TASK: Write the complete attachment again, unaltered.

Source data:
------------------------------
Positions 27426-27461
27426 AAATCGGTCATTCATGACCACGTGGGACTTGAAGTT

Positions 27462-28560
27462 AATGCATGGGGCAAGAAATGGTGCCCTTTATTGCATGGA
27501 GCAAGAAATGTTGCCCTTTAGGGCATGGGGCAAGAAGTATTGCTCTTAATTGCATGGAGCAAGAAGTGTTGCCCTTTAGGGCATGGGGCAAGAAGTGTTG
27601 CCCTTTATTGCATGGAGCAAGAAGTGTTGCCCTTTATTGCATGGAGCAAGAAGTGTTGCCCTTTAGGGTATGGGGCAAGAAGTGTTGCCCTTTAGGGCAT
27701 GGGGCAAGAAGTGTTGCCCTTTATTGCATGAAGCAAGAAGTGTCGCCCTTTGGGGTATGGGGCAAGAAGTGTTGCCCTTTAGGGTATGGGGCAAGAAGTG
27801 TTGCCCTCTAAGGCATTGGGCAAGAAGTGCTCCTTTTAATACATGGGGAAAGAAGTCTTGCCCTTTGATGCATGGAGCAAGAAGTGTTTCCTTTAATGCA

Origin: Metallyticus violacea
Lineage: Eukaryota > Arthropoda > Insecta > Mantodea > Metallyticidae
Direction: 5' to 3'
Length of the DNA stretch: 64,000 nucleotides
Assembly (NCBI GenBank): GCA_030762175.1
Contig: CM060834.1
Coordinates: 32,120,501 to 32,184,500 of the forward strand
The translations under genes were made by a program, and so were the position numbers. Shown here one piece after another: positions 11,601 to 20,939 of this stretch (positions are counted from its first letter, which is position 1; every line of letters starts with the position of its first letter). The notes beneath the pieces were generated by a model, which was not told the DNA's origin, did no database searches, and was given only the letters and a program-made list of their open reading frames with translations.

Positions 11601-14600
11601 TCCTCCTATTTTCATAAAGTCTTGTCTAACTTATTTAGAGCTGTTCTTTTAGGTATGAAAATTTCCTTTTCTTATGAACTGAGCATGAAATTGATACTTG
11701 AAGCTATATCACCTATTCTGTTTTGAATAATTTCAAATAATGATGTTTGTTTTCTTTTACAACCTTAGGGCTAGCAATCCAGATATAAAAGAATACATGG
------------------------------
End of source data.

Positions 27426-27461
27426 AAATCGGTCATTCATGACCACGTGGGACTTGAAGTT

Positions 27462-28560
27462 AATGCATGGGGCAAGAAATGGTGCCCTTTATTGCATGGA
27501 GCAAGAAATGTTGCCCTTTAGGGCATGGGGCAAGAAGTATTGCTCTTAATTGCATGGAGCAAGAAGTGTTGCCCTTTAGGGCATGGGGCAAGAAGTGTTG
27601 CCCTTTATTGCATGGAGCAAGAAGTGTTGCCCTTTATTGCATGGAGCAAGAAGTGTTGCCCTTTAGGGTATGGGGCAAGAAGTGTTGCCCTTTAGGGCAT
27701 GGGGCAAGAAGTGTTGCCCTTTATTGCATGAAGCAAGAAGTGTCGCCCTTTGGGGTATGGGGCAAGAAGTGTTGCCCTTTAGGGTATGGGGCAAGAAGTG
27801 TTGCCCTCTAAGGCATTGGGCAAGAAGTGCTCCTTTTAATACATGGGGAAAGAAGTCTTGCCCTTTGATGCATGGAGCAAGAAGTGTTTCCTTTAATGCA

Origin: Metallyticus violacea
Lineage: Eukaryota > Arthropoda > Insecta > Mantodea > Metallyticidae
Direction: 5' to 3'
Length of the DNA stretch: 64,000 nucleotides
Assembly (NCBI GenBank): GCA_030762175.1
Contig: CM060834.1
Coordinates: 32,120,501 to 32,184,500 of the forward strand
The translations under genes were made by a program, and so were the position numbers. Shown here one piece after another: positions 11,601 to 20,939 of this stretch (positions are counted from its first letter, which is position 1; every line of letters starts with the position of its first letter). The notes beneath the pieces were generated by a model, which was not told the DNA's origin, did no database searches, and was given only the letters and a program-made list of their open reading frames with translations.

Positions 11601-14600
11601 TCCTCCTATTTTCATAAAGTCTTGTCTAACTTATTTAGAGCTGTTCTTTTAGGTATGAAAATTTCCTTTTCTTATGAACTGAGCATGAAATTGATACTTG
11701 AAGCTATATCACCTATTCTGTTTTGAATAATTTCAAATAATGATGTTTGTTTTCTTTTACAACCTTAGGGCTAGCAATCCAGATATAAAAGAATACATGG